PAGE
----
Thank you Eric! We are only a small business - 17 people, so thinking the GCC will be all we need to start. I have a idea of what might evolve but will let this happen as tensions arise.

Stephan Jenner

At Telus partners we now have a work discovery process we use to determine the work done and thus the starting structure. We use 3 initial 2hr meetings to discover the work. The first meeting is uncovering it, the second meeting is clustering it and the third meeting is with the potential lead link in defining the initial roles/sub circles from the clustered work. Once completed we kick of an introductory day with the first governance and tactical. I have used this process a number of times now and it really helps to focus the team on structuring the circle on the work being done and not existing position descriptions etc. Its always hard to start off but through the process of focusing on the work I have now had many successful circle kick offs that we find really helps get over the initial hurdles of peoples fusion to their position and focus on the work/roles and not the people.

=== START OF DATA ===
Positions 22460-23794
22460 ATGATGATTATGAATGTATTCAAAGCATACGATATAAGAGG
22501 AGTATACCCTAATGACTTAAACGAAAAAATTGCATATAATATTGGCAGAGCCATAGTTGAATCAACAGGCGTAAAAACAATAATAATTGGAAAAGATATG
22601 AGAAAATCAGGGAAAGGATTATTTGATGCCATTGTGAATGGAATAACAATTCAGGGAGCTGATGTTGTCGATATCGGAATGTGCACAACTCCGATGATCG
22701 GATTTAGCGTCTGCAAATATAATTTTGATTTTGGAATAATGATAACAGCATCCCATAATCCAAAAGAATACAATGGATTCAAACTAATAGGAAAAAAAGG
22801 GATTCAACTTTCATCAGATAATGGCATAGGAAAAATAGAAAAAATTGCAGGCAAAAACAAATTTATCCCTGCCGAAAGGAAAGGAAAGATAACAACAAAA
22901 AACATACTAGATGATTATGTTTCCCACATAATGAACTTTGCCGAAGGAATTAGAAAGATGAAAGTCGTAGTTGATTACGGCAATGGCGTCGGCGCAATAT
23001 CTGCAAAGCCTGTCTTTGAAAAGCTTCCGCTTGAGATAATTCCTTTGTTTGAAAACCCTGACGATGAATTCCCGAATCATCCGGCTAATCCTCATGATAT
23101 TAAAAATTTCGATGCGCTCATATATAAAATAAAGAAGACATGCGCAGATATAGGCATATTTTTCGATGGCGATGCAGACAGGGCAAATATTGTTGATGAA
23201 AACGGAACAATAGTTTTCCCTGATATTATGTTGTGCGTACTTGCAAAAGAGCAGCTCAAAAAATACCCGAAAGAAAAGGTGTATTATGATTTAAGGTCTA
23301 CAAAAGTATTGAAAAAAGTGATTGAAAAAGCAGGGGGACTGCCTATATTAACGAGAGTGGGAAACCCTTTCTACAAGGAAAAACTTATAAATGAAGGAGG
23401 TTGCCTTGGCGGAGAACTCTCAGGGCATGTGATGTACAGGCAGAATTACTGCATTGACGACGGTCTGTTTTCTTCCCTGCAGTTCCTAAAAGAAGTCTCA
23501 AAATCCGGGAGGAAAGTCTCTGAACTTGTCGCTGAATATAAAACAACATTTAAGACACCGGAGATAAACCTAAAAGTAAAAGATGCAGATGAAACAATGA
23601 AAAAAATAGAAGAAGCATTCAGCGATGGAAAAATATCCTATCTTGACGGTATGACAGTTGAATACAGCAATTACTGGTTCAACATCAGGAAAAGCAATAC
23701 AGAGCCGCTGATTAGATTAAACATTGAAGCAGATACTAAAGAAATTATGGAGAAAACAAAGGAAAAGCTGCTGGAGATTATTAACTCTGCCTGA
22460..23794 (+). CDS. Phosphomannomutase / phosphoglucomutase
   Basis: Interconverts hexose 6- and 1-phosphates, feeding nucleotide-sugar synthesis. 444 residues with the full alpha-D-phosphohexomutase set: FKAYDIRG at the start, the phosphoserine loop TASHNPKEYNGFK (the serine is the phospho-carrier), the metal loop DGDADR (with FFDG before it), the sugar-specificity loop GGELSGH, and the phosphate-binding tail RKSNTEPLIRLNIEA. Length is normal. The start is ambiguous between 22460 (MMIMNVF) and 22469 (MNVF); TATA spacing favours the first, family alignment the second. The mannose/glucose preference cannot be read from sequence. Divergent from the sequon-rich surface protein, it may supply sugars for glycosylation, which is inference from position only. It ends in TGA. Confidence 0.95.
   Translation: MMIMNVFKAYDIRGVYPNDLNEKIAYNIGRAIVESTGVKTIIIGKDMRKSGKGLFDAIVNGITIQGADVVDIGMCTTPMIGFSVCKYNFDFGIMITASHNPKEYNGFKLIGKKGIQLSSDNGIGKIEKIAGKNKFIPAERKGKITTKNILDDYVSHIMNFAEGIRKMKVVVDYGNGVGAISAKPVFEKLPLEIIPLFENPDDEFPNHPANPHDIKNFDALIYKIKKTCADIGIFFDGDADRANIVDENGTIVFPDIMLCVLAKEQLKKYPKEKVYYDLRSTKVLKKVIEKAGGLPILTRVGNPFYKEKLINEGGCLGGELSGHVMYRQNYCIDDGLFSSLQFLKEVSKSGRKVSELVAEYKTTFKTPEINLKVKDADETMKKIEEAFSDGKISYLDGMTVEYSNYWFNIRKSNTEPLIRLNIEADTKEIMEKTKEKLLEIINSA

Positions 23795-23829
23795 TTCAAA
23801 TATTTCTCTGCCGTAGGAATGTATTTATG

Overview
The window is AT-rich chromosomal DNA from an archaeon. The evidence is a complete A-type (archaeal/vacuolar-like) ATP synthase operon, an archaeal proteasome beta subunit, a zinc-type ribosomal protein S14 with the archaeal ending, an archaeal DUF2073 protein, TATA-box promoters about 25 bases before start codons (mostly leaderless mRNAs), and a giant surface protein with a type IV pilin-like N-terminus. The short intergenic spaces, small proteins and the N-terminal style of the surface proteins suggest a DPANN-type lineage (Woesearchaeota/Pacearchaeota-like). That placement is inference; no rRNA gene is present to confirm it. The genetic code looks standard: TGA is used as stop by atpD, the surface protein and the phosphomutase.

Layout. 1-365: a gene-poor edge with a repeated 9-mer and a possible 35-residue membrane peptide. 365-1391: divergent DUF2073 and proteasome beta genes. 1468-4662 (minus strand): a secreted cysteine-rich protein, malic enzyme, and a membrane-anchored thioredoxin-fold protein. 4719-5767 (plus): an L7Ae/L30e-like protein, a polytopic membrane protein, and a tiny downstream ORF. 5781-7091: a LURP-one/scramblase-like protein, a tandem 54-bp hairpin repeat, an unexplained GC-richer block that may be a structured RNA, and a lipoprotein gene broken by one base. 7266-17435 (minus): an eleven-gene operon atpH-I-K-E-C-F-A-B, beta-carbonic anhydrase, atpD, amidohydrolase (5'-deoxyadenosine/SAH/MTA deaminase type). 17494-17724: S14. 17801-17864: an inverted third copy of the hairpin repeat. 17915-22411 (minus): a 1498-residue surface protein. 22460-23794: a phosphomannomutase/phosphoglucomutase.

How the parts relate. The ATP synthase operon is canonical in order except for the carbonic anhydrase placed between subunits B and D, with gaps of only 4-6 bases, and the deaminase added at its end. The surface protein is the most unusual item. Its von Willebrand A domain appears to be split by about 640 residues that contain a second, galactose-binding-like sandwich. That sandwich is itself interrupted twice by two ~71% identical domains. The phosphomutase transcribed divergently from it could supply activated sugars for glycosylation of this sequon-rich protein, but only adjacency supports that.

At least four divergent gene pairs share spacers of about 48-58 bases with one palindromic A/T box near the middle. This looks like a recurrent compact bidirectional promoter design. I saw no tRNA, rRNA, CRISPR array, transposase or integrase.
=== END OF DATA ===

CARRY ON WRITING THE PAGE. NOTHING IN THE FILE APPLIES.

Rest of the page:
Jean-Michel Gode

Hi Samantha,
On my side, I use Holacracy for this step like a mapping tool. I set the initial structure by modeling on Glassfrog the effective structure of the company from what people are doing concretely day by day on the ground.

Actually, people describe very easily how the work is done.

I start usually by the general circle. After that, I hold the first governance meeting, so structure may start to evolve from the real tensions sensed by the role holders through the governance process. If needed, roles of the general  Circle may become sub-circles through a organic differentiation emerging need.